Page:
Teleworking Guidance: Best Practices, Sample Policies, and Cybersecurity

March, 2020

This resource page includes the materials designed to help local governments navigate teleworking, including sample policies, procedures, best practices, and cybersecurity.  Additional items will be added regularly to assist our clients.  If you have questions about the technical aspects of teleworking, feel free to contact Shannon Tufts (; 919.962.5438).

Top Tech Tips for Working Remotely and Securely

Public Records Reminder: Recognize that if you are communicating about public business over non-enterprise tools, then you are likely creating a public record and you (as the sender/receiver of the record) need to determine how you will keep the record according to the North Carolina Local Government Records Retention requirements.

  1. Check with your IT department prior to starting teleworking.  They should have protocols in place to assist you with securing your environment and data access/transfer/storage.

  2. If you are working from home on your home network (on work or personal devices), ensure that your home router is properly secured.
    1. First, make sure you change the factory-preset password.  Many people do not do this, and it leaves their home networks vulnerable.
    2. Ensure firmware updates are installed to patch any security vulnerabilities.
    3. Set your router’s encryption to WPA2 or WPA3.  WEP is not sufficient.
    4. Use this guide for more advanced practices, like restricting inbound and outbound traffic:

  3. Avoid public WiFi if possible as these are unsecured.  If you are working remotely but from public locations, use personal hotspots (like your smart phone or a MiFi device). If you are using a public WiFi network, make sure to use VPN for accessing work applications and data.

  4. Use a Virtual Private Network (VPN) to help protect your Internet traffic.  Please note this only protects the data to and from the VPN provider, not to the destination, so a VPN alone is not enough.

  5. Do not use personally owned computers for work purposes if at all possible.  It is unlikely that your personal computer has sufficient antivirus software, customized firewalls, and automatic backup tools running, compared to devices deployed by your employer.
    1. If your organization uses a portal or remote access environment like Office 365, this will help alleviate some of the concerns related to use of personally owned computers, but ensure that you only work online and do not download or store any items to your machine locally.

  6. Ensure firewalls are set up.  Your device’s operating system should have a built-in firewall, but there are other options to add more protection on your personal devices if needed.  Your IT department will have handled firewalls for work devices.

  7. Use antivirus software on your personal devices.  In the case of work-provided devices, this software will already be installed and running.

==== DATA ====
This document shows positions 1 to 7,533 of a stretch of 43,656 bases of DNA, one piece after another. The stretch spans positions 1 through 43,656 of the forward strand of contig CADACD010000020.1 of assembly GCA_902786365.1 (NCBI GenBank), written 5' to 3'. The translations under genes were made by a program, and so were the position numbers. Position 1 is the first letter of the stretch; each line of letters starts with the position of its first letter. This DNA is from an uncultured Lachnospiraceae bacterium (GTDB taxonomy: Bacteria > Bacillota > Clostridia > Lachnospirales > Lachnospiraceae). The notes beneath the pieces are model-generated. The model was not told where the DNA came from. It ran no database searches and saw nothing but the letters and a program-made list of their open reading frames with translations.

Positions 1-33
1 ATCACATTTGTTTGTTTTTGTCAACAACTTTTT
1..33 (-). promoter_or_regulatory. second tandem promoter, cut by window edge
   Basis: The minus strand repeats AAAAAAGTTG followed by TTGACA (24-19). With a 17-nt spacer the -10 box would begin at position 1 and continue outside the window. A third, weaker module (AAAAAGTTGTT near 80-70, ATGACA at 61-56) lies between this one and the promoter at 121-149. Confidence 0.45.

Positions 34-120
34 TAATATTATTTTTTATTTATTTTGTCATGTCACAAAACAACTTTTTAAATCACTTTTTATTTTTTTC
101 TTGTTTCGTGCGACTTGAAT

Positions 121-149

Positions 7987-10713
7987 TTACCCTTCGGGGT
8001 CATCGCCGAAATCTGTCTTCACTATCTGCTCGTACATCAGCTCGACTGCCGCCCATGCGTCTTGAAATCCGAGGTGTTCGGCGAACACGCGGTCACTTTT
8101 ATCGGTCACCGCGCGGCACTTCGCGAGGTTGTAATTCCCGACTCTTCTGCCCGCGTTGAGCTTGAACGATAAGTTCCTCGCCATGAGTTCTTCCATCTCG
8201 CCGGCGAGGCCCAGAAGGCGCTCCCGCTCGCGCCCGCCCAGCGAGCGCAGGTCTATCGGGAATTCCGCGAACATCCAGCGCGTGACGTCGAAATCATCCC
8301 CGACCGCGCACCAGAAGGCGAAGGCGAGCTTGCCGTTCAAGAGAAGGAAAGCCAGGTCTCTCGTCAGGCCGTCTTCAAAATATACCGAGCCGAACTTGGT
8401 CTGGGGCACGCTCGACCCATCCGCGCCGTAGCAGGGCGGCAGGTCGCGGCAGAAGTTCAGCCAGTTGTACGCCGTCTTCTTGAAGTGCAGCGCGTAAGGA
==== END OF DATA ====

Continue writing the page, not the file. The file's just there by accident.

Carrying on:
8. Ensure that your updates are being installed regularly.  Patches for security vulnerabilities are essential for both work and personal devices.  It is easiest to set these updates to run automatically during non-waking hours.

  9. Always use strong passwords for all accounts.  If your IT department allows it, use a password manager to ensure that you can leverage strong passwords without worrying about forgetting them.

  10. Use two-factor authentication whenever possible.

  11. Always back up your data. 

  12. Watch out for phishing emails, voicemails, text messages, and even Facebook Corona virus maps.  As people transition to teleworking, we are seeing a huge spike in these attempts.  If you receive a message that purports to be from a known associate, doublecheck the email address, never open attachments or click on links until you have confirmed that the sender is legitimate.  Personally, I use the telephone or software like Microsoft Teams or another messaging service to verify with the purported sender before I open or click anything that I was not expecting to receive. 

  13. Use encrypted communications for all sensitive information.  Your organization may have this communication channel established already through Office 365 or some other enterprise solution.  You can also use mainstream applications like Signal or Telegram, which leverage end-to-end encryption. 
Download (City of Concord Emergency Telework Policy, 122.36 KB)
Download (Wake County Alternate Work Arrangements Guidance, 129.57 KB)
Download (docx, 25.61 KB)
Download (City of Monroe Teleworking Policy, 38.24 KB)
Download (Town of Apex Sample Flexwork/Telework Policy, 29.82 KB)
Download (Town of Apex Sample Flex/Telework Agreement Template, 60.93 KB)
Download (Coronavirus Anti-Phishing Awareness Content from ECU, 342.10 KB)
Download (Security Alert re: Coronavirus Map from the FBI, 292.30 KB)
Download (Microsoft Surface Sanitization, 252.10 KB)
Download (Cleaning Your Devices by Chris Niver, Conover NC, 15.77 KB)
Download (Additional Teleworking Guidance from NC DIT, 25.49 KB)